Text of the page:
Phil Rickaby  29:18

before that, you been to theatre? Had you seen plays? Are you were you was your family, a regular theatre going family or was completely new?

Kate Smith  29:27

No, no, we my mother, you know, is a big, big fan and a big patron of the arts and of theatre and we she would always take us to things growing up like Mr. dressup live. Sharon Lewis and Bram you know, those kinds of things. Being in Ottawa, we’re very fortunate cuz we have the National Art Centre up the street and the great Canadian Theatre Company, but we also have a lot of museums that have a lot of programming, you know, for kids, and there’s a lot of road houses and things that come through. And so we weren’t we I wasn’t exposed to those things. But I just that little button had never been pushed, I had not been activated. To be like, this is a thing that I could do. And I had never sort of it just had never occurred to me. And and then it did. And then once it did, I don’t feel like I have any other skills.

Phil Rickaby  30:22

And when it did when you had to break it to your parents that you were no longer going to be a marine biologist. How did they How did they react?

Kate Smith  30:32

I mean, I think that it was no secret that I was not great at math. That was, you know, that was well well established. But I think I don’t think anyone was expecting the theatre. But I think you know, my mom, my dad is a pastry chef. So he trained in Europe and he can you know, he makes wedding cakes like that was his that is his job and he made all of our wedding cakes and and my mother I was an English teacher and then later vice principal so I think and again like a fan of the arts so they weren’t totally freaked out by it I think my dad was like well good just get your ba and then you can go to teachers college like that was very like to a stable career that has served her family well. And and I was like wow I have such massive respect for teachers. I can’t do that job. It is too hard as I am learning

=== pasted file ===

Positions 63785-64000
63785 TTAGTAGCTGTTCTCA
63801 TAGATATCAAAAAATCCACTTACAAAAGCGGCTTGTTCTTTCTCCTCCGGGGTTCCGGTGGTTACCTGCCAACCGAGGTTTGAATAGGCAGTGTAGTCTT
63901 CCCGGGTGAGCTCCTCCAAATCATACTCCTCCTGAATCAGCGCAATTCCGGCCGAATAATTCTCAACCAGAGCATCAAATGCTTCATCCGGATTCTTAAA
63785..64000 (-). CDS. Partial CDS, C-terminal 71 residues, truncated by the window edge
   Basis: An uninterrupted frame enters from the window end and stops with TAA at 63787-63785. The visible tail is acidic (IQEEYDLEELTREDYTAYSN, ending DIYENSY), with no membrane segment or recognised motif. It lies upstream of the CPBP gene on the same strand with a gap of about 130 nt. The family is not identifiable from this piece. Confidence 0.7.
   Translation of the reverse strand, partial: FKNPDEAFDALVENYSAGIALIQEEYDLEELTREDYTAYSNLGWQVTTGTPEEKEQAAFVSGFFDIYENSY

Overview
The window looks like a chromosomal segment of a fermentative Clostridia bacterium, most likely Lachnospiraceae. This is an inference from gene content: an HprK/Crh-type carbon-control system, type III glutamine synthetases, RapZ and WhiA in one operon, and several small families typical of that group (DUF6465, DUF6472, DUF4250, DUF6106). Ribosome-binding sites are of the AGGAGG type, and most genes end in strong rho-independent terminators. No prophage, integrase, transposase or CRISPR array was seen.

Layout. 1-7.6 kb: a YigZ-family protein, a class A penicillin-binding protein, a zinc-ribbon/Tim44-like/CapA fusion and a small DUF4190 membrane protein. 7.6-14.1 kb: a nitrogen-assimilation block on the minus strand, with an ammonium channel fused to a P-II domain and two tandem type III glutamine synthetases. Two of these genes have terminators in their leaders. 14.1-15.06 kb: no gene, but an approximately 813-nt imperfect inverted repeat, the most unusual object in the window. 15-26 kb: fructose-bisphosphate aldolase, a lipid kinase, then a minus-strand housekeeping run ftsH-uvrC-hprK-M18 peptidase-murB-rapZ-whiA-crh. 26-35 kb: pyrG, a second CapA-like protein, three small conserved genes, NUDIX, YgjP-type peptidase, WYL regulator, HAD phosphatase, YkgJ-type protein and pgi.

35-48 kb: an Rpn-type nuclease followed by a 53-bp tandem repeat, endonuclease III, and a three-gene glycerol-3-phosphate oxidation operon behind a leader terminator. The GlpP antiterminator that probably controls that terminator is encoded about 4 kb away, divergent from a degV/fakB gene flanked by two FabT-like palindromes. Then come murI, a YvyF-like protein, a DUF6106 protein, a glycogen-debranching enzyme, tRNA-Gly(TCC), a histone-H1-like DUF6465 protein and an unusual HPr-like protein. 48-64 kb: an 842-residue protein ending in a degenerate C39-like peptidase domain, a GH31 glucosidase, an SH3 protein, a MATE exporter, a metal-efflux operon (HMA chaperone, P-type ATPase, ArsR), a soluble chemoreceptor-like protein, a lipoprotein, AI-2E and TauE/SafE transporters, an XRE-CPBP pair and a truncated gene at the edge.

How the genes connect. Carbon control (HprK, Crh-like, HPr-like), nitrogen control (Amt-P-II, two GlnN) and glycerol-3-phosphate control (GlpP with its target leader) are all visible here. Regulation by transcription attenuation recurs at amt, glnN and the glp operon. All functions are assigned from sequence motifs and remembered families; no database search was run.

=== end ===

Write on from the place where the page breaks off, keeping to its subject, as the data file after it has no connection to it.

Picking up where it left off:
Phil Rickaby  31:25

So many of that right now and how many people were like oh, I could never do that job and now they’re like, Oh, I could never do that job.

Kate Smith  31:33

Oh, no, like No way. No way. Thank you. Well, I mean, they have like, you know, 15 million other children. I only have two. To worry about 30 or six year how many but yeah, so so and then the kind of the rest is history. I I got a gig my my very first summer in theatre school at Shakespeare by the sea and Halifax and work there for a for two seasons. I was I was Throw in a bit of a wrench because part of my in a very critical part of my my origin story is I unexpectedly became pregnant in my final year of theatre school. And that was a really tough conversation because no student had gone through that programme before with that circumstance and there was right. Can we do this? And, but the Can we do this actually came for me, because all of the staff and all the female stuff at the time were like, yes, whatever you need, we’re gonna make this work. And as it was, I went and I had my daughter over Christmas break, and then I came back and, you know, I got my degree, and I finished my programme and everybody was very supportive. And, but it was kind of insane. Like when I look back now I’m like, Oh my God, who would do that? That is so difficult. What was I thinking?